“It’s always hard to make that pitch and get over the hump with free agents,” a league source said to Deveney. “But they (the Mavericks) didn’t really have a chance with those guys. Players mostly like (owner Mark) Cuban, and they were always a compelling enough franchise to get in the room with LeBron (James) and Dwight Howard and other stars. But they could not present themselves as a team with a great future.

“They can do that now,” the source continued. “Not sure they can push a star to put his name on the line, but ‘Come play with Luka,’ it’s a better message.”

As that source hints, it still seems unlikely that the Mavs will be a serious player this summer for elite free agents like Kevin Durant, Kawhi Leonard, Kyrie Irving, or Klay Thompson. However, Deveney believes that it might be worth the effort for the team to make an offer to one or more of those players. The franchise will have significant cap room this summer and it would serve as a reminder that Dallas can still be an appealing destination for top players. Khris Middleton and DeMarcus Cousins could also be targets, Deveney adds.

Here’s more out of Dallas:

  • Michael Scotto of The Athletic previously reported that the Mavericks have interest in Otto Porter, which Deveney confirms. According to Deveney though, the Wizards seem uninterested in moving Porter as a pure salary dump, and Dallas likely wouldn’t want to include draft picks or Dennis Smith Jr. as part of an offer to Washington.
  • Count Dirk Nowitzki among those optimistic about the Mavericks’ future, as Deveney relays. “We’ve been through some tough years — a lot after the championship — but the last couple, extremely tough,” Nowitzki said. “But we feel like we have got some great young guys. We drafted Dennis last year and we drafted Luka this year. Those are some great young guys we can build around. They’re both only 20 years old or so. We have some cornerstones we can build on. Hopefully this franchise is going in the right direction.”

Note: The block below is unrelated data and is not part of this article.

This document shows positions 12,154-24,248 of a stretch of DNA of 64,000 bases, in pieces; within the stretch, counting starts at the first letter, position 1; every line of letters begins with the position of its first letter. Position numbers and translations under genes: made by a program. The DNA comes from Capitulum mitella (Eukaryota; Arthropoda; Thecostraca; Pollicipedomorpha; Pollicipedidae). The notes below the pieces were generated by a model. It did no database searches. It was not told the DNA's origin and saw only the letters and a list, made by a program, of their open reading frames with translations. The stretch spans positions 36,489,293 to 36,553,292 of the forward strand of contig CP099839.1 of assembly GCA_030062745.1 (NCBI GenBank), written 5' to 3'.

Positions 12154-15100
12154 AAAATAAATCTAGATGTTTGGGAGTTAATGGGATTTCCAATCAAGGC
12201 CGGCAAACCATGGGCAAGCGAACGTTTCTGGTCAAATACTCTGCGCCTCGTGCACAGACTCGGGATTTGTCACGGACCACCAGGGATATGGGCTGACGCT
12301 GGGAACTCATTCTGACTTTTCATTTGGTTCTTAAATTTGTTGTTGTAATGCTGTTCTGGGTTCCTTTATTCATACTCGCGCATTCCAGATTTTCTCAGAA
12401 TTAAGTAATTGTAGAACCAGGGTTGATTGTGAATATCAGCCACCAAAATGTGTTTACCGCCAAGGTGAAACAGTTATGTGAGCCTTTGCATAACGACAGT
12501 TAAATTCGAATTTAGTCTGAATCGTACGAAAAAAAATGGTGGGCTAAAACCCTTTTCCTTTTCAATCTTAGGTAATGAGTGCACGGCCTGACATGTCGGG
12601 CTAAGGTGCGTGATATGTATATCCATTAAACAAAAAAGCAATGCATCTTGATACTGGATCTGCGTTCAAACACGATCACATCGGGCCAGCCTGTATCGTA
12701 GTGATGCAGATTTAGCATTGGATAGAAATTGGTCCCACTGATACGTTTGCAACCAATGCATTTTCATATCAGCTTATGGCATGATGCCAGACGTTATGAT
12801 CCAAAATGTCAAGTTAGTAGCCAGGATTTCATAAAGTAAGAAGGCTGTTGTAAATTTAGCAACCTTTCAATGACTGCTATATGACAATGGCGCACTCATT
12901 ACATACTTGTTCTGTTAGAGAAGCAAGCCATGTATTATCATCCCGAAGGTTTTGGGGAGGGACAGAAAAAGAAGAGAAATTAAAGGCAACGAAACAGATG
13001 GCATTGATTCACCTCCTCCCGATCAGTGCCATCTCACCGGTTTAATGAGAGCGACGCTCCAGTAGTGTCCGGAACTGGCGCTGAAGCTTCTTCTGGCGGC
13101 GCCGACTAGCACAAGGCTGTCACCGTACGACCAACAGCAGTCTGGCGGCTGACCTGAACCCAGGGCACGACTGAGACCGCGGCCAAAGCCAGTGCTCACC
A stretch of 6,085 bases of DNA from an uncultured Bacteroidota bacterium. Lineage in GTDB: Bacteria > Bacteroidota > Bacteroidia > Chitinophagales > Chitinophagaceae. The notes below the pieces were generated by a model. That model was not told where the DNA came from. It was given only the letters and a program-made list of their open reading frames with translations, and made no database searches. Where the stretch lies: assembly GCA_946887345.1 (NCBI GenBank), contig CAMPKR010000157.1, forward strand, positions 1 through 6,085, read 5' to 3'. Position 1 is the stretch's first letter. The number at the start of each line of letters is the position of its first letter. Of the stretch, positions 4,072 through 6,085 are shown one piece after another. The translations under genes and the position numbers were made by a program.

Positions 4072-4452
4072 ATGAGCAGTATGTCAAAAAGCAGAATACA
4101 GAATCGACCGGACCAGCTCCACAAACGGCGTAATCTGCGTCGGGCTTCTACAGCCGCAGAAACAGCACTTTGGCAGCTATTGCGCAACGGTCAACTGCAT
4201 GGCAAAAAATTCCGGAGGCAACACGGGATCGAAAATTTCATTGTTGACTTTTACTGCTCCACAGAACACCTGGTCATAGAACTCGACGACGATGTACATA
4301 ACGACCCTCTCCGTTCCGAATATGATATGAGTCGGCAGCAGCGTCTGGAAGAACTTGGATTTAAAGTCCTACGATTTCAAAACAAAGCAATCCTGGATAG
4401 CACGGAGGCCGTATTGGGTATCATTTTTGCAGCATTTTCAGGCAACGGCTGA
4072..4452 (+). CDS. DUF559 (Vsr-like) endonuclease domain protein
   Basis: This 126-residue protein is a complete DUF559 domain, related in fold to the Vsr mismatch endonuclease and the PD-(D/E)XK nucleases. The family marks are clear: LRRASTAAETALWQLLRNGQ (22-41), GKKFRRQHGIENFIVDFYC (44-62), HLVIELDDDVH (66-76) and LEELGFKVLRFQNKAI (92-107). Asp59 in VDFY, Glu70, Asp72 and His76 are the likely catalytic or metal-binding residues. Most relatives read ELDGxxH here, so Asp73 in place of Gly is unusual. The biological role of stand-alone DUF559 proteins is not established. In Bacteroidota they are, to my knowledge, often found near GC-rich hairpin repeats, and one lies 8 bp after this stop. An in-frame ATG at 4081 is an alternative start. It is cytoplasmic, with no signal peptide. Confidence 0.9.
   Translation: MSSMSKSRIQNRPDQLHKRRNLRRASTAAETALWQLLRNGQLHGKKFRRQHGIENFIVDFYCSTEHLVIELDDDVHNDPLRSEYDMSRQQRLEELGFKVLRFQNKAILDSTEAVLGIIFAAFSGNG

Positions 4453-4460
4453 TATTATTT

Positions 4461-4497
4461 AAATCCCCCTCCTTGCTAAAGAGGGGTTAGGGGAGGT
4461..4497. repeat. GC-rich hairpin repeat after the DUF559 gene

• Jalen Brunson and Devin Harris are among the guards who could see increased workloads with J.J. Barea sidelined for the rest of the season, writes Callie Caplan of The Dallas Morning News. As Caplan details, head coach Rick Carlisle called Barea’s torn Achilles a “gut-wrenching” injury.
  • The Mavericks applied for a disabled player exception as a result of Barea’s injury. Here’s our full story on what exactly that means.

Southwest Notes: Doncic, Payton, Knight, Walker IV

Mavericks sensation Luka Doncic has drawn comparisons to a young LeBron James early in his rookie season, stuffing the stat sheet and impacting the game on both ends of the floor as the team’s lead player through 33 games.